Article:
Supercar makers and other niche automakers will have a few more years to meet European emissions regulations. Last week, the European Union agreed to extend its deadline from 2029 to the end of 2035 to switch to zero-emission powertrains, which is the same year the bloc will ban the sale of new gasoline and diesel vehicles. This could be the beginning of the end for the internal combustion engine in Europe.
Italy is home to Ferrari, Lamborghini, and Pagani, and the country began advocating for an extension last year along with four other European countries, arguing that these automakers would have difficulty meeting the new regulations, and it looks like the EU agreed. However, according to Automotive News Europe, Italy had been advocating for an extension to 2040 that it did not get.
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The new agreement is a win for small automakers like McLaren, Aston Martin, Rimac, Koenigsegg, Lamborghini, and others. Switching to hybrid and fully electric powertrains isn’t easy for these automakers, which have limited resources. These automakers also have to contend with technology that is still in the early phases of its implementation. Batteries are heavy, and that weight is a detriment to a car’s overall performance, which is quite important for supercar makers.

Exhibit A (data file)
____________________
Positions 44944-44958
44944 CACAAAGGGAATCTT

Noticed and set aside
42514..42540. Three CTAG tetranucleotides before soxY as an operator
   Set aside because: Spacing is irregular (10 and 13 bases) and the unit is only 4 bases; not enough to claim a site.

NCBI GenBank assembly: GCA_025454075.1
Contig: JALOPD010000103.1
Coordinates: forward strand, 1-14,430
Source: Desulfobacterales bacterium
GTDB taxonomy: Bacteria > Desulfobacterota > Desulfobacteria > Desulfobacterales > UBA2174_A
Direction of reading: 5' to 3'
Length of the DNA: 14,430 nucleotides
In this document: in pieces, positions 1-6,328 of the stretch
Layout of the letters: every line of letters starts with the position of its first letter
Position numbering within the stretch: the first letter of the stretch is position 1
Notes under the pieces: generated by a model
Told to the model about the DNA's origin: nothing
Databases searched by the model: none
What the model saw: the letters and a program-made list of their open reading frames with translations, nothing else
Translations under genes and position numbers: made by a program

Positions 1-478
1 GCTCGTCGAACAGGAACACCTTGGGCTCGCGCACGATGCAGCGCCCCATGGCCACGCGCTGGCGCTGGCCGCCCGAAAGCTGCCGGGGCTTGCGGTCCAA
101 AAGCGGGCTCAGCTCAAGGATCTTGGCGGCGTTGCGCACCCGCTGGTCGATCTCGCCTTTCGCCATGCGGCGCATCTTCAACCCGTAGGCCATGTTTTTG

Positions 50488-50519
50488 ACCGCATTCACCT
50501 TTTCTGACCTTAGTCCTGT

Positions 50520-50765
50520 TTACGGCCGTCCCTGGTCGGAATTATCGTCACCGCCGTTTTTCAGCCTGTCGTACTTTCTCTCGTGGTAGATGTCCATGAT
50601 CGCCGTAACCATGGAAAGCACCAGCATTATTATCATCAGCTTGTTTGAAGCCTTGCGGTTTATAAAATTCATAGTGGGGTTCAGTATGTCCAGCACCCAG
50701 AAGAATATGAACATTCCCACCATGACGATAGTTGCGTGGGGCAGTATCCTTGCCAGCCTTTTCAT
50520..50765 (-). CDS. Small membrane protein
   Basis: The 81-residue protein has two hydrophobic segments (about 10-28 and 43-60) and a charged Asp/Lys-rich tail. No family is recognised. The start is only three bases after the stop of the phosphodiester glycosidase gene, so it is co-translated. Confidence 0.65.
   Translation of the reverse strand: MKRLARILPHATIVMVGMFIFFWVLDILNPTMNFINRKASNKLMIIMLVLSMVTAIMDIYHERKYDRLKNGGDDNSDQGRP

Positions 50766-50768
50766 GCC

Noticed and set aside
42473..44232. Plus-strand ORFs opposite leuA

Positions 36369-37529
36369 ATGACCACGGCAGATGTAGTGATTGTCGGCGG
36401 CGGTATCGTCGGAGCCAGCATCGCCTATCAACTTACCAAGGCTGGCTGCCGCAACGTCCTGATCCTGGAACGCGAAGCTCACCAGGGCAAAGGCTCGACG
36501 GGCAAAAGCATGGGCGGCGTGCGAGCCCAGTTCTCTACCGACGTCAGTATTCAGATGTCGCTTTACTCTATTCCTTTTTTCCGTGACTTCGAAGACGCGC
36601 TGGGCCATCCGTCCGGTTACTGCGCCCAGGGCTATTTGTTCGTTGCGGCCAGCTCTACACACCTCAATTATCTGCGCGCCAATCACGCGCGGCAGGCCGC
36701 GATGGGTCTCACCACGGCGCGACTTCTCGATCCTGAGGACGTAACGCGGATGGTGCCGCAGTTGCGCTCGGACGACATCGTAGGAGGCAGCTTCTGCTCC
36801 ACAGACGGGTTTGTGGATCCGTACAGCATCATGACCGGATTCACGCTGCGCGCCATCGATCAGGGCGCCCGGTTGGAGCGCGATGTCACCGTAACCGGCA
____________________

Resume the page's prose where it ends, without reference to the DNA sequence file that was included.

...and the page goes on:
These niche automakers are moving toward electrification but at their own pace. Ferrari announced last month that its first all-electric model would arrive in 2025 as part of its plan to unveil 15 cars between 2023 and 2026. Details about Ferrari’s first EV are still under wraps, but the company continues to file patents for electric and hybrid powertrain setups. Lamborghini announced last week that it would launch its first EV by the end of the decade.
The EU’s sales ban does leave an opening for internal combustion engines that run on synthetic fuels. However, advocates only have until 2026 to prove their effectiveness, which is the same year Formula 1 will begin using sustainable fuel in its race cars. Automakers are also looking into hydrogen as a way to reduce emissions and meet the EU’s goals, but it seems like battery-electric vehicles are the prevailing route right now, and Ferrari, Lamborghini, and others have over a decade to figure out their future.